Skip Navigation

SMART Project

The goal of St. Paul’s SMART Project is to improve and expand on student knowledge and experiences in the areas of sustainability and service learning. Our students work throughout the year on a wide variety of service learning projects. Through our PAWS to Work program, middle school students have the opportunity to work every Friday morning of the school year. Students rotate through 4 groups, with 2 teams in each group. Teachers provide mentorship as students identify needs, brainstorm, plan, design, and work toward completion of goals. Students benefit greatly from ownership of the program as they learn and utilize service learning characteristics ranging from empathy and awareness to the willingness to serve, work hard as a team, and see a project through to successful completion. Faculty members enthusiastically model behaviors, mentor teams, and personally dedicate time toward these service learning goals. Students love sharing their knowledge with their families, school guests, and partner school students. PAWS to Work recognizes both the process and the product of shared work experiences and promotes a meaningful skill set and a value-building experience for all. The acronym SMART was chosen based on the objectives of the program:

S: Sustainability/Science/Service Learning/Socialization/Skills

M: Music/Math/Movement/Motivation

A: Art/Awareness/Analysis/Action

R: Reading/Research/Responsibility/Recycle/Reflection

T: Technology/Teamwork/Thinking!

6th graders pruning the bitter panicum.

Coastal Roots Program

A grant from the Joe W. and Dorothy Dorsett Brown Foundation funds our participation in the LSU Ag Center’s Coastal Roots Program. Each year the sixth grade students propagate and grow bitter panicum grass in their Coastal Roots Can Yard. In the spring the students take a trip to Grand Isle State Park to plant hundreds of tall, healthy grass plants specifically grown to prevent coastal erosion. This program not only supports service learning but also environmental, economic, and cultural sustainability. Students learn how the bitter panicum will help the fight against coastal erosion and also how disappearing wetlands could contribute to the loss of a long-standing lifestyle, culture, and economic support of the island. The program also teaches the children that the grasses they plant are also vital to the survival of the New Orleans community as well.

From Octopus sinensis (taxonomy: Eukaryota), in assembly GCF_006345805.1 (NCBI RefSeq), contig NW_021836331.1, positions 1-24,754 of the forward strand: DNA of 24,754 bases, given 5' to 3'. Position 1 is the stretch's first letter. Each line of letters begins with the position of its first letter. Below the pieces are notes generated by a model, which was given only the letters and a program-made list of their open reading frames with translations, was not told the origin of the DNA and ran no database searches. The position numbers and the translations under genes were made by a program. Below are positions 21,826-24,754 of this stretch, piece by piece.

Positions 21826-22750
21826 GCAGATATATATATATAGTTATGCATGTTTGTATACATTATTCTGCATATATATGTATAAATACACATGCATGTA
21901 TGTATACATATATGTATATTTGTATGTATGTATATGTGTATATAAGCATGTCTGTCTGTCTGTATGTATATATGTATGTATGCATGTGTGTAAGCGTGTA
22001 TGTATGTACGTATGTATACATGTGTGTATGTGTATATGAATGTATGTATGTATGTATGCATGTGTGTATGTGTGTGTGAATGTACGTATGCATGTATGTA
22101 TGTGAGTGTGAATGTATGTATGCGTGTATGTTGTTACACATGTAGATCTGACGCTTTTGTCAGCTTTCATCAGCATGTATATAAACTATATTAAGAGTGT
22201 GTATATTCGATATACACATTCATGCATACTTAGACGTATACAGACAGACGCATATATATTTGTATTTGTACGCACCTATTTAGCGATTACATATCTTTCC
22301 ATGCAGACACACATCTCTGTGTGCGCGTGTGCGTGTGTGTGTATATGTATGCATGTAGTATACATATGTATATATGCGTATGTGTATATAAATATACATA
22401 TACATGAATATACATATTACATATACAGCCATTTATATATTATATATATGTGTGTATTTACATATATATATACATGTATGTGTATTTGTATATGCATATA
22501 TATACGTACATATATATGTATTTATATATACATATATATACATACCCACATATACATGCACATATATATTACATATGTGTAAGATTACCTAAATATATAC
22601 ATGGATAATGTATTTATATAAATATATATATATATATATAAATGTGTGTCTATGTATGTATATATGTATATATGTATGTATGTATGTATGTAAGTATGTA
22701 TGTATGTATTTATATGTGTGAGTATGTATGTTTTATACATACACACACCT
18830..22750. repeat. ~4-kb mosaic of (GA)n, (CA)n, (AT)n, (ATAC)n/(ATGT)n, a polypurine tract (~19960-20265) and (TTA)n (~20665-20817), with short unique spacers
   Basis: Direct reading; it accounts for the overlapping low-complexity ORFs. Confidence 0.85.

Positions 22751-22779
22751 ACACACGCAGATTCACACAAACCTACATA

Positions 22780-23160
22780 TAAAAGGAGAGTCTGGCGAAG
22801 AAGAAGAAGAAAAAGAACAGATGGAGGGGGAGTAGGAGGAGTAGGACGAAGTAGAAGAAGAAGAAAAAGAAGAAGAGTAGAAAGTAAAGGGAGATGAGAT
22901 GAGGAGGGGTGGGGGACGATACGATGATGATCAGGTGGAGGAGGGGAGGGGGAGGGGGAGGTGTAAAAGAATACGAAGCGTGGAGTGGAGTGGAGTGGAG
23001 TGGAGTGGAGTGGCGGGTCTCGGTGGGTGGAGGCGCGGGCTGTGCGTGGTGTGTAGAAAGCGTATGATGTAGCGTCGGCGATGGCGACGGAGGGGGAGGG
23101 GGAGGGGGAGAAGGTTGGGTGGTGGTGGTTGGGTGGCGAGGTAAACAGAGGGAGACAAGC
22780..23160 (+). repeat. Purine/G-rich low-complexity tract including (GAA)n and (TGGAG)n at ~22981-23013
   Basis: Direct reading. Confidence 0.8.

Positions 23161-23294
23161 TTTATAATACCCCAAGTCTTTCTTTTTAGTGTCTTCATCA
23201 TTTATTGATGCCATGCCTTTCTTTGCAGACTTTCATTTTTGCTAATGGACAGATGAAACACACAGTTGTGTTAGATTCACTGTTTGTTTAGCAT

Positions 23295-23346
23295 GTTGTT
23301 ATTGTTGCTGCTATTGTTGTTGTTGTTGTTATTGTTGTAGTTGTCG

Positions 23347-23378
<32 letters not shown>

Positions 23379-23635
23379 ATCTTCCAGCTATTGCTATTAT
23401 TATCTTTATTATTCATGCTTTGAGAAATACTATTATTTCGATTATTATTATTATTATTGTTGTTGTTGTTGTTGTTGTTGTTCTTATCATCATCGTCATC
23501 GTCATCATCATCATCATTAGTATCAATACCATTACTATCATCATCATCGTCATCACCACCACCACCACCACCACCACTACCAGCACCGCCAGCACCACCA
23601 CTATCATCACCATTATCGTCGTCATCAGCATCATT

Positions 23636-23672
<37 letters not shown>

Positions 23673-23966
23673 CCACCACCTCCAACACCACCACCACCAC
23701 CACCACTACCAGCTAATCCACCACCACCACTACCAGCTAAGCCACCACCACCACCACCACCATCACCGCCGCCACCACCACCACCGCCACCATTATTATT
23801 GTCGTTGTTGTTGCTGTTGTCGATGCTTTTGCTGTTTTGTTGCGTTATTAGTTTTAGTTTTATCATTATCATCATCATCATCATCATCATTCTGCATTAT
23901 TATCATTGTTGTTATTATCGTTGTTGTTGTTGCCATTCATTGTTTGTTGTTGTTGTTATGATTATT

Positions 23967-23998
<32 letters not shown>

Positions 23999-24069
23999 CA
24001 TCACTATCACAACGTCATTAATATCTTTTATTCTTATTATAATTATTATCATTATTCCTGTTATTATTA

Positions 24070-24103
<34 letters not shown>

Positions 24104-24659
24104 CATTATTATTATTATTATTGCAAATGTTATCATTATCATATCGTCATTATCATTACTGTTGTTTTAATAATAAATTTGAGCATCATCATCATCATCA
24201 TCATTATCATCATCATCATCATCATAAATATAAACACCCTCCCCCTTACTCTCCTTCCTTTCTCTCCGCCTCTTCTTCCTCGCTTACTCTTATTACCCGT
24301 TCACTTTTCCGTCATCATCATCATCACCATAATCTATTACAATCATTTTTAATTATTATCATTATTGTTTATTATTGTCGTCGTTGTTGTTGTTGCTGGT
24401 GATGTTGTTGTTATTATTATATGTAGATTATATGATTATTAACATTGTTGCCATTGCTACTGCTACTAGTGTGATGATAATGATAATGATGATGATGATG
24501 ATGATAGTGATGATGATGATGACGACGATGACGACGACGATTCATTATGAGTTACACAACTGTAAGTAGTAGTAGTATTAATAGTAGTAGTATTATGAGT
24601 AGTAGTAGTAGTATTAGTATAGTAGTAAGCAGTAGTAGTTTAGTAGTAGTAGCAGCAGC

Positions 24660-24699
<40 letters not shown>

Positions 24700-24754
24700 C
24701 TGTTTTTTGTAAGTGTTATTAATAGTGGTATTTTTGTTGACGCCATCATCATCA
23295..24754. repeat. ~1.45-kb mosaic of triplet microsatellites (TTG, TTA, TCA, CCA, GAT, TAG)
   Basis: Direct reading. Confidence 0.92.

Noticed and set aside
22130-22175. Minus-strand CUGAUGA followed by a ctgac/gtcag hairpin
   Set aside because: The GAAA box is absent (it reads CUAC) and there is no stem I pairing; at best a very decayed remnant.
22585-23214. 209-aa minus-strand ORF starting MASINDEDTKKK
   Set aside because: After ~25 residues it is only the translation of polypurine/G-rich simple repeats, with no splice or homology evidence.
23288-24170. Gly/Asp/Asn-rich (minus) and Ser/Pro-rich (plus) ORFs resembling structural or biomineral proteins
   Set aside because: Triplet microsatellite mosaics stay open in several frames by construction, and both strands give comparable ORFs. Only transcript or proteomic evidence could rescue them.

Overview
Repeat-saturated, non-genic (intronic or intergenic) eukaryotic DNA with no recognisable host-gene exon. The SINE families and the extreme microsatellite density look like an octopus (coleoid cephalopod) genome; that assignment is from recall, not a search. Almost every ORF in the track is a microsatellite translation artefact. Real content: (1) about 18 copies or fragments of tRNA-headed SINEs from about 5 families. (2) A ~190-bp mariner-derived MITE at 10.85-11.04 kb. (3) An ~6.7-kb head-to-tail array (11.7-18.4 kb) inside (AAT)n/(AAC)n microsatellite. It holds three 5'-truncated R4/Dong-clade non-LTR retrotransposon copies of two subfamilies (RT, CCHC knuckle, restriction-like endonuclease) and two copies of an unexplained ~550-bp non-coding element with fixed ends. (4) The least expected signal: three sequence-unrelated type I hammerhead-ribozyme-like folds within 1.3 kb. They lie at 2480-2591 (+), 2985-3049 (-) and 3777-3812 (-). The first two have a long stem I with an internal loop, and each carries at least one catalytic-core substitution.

Students teaching seniors 21st Century Skills

21st Century Senior Class

Each Friday morning the members of the 21st Century Senior Class team pair with senior adults in the computer lab to teach computer skills such as Word, Excel, photo editing, research, and PowerPoint. The students love working with the senior adults to help them connect with their family and friends through the internet and social media. The program also provides our students with the opportunity to appreciate and value the experiences and efforts of their senior partners. They recognize the “seniors” as vital, energetic members of the community.

 

 

An assembly line for the next great Panther Product!

Panther Products

The Panther Products Team brainstorms and researches products that can be created from our gardens and is responsible for the marketing and sales in order to help fund our service learning efforts, as well as maintain an economically self-sustaining program. Students work on creating products for their food line, Panther Pantry, and their creative products line, The Pampered Panther.

 

 

 

Beyond the SMART Project

In addition to the many service learning/community service activities within the SMART project, students are involved in numerous other projects, many of which the students choose for participation:

  • Children’s Leukemia and Lymphoma Association (100th Day of School donation)
  • Ronald McDonald House (student-prepared meals provided to residents)
  • Christmas ornament workshop to benefit NOAIDS Task Force Art Against AIDS (funded by the Joe W. and Dorothy Dorsett Brown Foundation)
  • St. Mark’s United Methodist Church Sunday Lunch Program (150-175 student-prepared meals are served to those in need)
  • Food drives
  • Bake sales (recipients of profits voted on by students)
  • Lantern Light Ministry (students prepare sandwiches during the school year to donate to the ministry)
  • Sweet Friday (holiday treats for local first responders)
  • St. Michael’s Joy House (Mardi Gras bead collection)
  • School-wide, themed, dress-down days (students donate $1.00 to wear special T-shirt with proceeds going to fund meal programs)
  • Easter baskets (for local charities)
  • SPCA (donation of cat and dog treats and toys)
  • Lake Pontchartrain Basin Foundation (water quality data collection by 7th grade)
  • Responses to special needs and natural disasters
  • Social events with the senior day residents of the Lakeview Shepherd Center
  • Art workshop with St. Michael's Special School and Lakeview Shepherd Center to create Christmas ornaments for donation to NO AIDS Task Force for the Art Against AIDS fundraiser